The Streets of San Miguel de Allende
Although San Miguel was founded in the 1540s, the town you see today dates mainly from the 18th century, when it thrived as a staging post on the so-called Ruta de Plata (Silver Route) and as a centre for fabric manufacture. Most churches have elaborate facades in the late baroque style known as Churrigueresque, but sometimes with semi-concealed pre-Columbian motifs introduced by native craftsmen.
On the other hand, the signature parish church (La Parroquia) has a curious 19th century Gothic exterior that some regard as Disneyesque! There are also a number of fine mansions with imposing facades, although few of these are accessible to the public. (source)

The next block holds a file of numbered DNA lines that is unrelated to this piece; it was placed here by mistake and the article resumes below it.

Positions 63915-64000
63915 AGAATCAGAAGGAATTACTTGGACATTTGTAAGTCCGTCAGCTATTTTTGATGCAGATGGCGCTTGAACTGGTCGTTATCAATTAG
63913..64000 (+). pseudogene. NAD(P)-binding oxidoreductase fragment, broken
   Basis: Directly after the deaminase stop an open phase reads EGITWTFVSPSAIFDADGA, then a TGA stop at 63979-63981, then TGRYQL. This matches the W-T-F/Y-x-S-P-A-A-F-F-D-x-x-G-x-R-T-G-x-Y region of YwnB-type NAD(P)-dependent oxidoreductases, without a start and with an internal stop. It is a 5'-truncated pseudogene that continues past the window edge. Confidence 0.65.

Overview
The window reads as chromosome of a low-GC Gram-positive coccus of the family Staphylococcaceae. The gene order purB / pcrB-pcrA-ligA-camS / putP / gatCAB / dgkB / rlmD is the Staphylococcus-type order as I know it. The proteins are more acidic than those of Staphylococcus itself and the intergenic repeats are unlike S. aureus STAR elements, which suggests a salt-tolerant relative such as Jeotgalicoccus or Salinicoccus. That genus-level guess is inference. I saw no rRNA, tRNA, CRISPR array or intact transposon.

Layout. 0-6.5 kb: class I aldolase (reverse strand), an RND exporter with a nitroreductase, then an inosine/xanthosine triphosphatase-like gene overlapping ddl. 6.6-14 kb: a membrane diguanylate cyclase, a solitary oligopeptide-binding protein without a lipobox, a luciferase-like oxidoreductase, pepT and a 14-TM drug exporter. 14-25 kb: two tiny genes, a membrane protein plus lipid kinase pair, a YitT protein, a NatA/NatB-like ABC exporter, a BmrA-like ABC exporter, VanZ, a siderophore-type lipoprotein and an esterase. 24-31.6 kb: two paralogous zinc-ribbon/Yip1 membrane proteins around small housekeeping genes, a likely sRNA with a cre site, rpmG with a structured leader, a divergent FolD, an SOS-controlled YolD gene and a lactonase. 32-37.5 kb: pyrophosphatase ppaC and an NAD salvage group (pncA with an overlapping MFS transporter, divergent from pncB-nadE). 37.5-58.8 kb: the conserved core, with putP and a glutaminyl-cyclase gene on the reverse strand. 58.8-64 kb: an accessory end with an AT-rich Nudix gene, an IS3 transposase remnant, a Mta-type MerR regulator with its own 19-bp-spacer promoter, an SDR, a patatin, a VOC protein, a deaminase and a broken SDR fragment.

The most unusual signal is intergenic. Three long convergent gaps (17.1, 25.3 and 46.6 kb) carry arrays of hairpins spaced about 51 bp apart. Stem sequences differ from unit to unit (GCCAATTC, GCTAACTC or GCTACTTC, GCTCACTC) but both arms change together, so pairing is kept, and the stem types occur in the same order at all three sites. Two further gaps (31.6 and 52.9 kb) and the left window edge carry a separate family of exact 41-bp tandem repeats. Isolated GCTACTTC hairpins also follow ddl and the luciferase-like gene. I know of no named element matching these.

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San Miguel de Allende went into decline in the early 20th century and there are few buildings from that period. One exception is the former fabric factory, Aurora, now given over to upscale boutiques and galleries. Most of the post-World-War-Two development of homes for foreigners is pseudo colonial, with a minority built in the so-called 'Mexican Modern' style. Boveda ceilings are ubiquitous, even though these are said not to be traditional. (source)
Explore another picturesque Spanish colonial city by viewing my post Trinidad | Cuba.